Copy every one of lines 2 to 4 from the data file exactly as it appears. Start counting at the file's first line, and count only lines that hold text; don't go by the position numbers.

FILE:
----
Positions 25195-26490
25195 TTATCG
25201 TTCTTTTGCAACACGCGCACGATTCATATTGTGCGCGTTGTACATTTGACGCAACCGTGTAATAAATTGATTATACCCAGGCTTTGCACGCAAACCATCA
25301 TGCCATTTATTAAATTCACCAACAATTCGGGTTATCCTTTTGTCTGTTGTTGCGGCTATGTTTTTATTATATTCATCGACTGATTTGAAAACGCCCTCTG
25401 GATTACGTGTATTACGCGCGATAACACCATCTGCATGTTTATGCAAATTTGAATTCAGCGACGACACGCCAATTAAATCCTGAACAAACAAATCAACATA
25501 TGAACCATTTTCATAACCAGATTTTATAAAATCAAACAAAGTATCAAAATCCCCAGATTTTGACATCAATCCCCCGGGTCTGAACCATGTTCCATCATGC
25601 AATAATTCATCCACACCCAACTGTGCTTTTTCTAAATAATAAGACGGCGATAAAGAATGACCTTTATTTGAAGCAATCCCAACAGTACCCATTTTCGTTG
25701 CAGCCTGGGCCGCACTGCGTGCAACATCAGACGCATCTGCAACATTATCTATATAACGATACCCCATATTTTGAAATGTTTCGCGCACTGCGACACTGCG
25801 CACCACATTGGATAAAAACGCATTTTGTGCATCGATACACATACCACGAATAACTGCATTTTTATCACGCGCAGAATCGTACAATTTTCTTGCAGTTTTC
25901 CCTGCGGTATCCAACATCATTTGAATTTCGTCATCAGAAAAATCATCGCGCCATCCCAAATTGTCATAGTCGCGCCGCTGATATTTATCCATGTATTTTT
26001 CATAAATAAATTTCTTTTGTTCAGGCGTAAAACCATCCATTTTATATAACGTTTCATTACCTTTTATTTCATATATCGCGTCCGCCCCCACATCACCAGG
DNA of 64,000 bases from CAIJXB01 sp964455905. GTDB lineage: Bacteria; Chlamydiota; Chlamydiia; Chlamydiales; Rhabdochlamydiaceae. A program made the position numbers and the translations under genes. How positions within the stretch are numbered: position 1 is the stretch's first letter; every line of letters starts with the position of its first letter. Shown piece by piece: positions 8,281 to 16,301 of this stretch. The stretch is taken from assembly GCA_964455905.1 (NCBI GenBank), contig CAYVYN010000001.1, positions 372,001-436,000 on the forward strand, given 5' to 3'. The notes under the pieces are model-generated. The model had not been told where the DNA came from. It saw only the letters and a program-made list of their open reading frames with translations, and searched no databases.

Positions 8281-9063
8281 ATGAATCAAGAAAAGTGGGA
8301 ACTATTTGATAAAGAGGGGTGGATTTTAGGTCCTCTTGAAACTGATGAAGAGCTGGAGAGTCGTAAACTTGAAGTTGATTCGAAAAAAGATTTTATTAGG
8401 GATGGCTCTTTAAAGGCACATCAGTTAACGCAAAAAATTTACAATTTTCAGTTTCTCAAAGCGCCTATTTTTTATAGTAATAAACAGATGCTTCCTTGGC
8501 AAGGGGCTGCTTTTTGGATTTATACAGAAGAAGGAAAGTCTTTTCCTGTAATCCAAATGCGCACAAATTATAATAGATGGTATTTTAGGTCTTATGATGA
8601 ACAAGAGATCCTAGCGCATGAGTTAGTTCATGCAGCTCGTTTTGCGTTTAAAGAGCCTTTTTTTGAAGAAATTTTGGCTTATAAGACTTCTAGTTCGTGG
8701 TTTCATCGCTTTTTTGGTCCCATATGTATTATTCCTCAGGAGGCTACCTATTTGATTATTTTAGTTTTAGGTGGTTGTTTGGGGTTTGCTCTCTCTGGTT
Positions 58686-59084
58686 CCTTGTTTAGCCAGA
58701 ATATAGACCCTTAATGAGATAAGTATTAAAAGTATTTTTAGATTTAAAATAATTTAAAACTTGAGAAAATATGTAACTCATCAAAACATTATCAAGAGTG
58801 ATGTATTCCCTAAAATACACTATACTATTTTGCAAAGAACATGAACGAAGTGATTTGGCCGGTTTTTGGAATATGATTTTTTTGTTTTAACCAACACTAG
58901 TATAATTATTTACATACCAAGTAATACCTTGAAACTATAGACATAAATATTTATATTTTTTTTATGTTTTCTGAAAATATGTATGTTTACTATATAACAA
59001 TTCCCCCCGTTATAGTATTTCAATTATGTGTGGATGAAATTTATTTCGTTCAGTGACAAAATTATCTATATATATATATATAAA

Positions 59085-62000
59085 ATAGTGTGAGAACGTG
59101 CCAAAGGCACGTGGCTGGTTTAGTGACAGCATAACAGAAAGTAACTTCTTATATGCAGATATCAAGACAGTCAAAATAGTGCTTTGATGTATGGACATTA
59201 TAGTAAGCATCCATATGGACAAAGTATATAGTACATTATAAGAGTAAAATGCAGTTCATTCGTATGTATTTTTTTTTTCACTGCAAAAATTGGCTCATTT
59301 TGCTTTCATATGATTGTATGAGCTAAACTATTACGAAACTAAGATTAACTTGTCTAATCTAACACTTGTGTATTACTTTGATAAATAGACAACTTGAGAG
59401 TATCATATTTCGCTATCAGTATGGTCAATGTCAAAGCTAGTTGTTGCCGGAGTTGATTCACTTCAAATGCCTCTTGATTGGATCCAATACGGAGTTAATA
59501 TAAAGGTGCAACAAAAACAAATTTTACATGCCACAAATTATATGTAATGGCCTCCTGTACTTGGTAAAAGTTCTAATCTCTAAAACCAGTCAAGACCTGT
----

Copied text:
25195 TTATCG
25201 TTCTTTTGCAACACGCGCACGATTCATATTGTGCGCGTTGTACATTTGACGCAACCGTGTAATAAATTGATTATACCCAGGCTTTGCACGCAAACCATCA
25301 TGCCATTTATTAAATTCACCAACAATTCGGGTTATCCTTTTGTCTGTTGTTGCGGCTATGTTTTTATTATATTCATCGACTGATTTGAAAACGCCCTCTG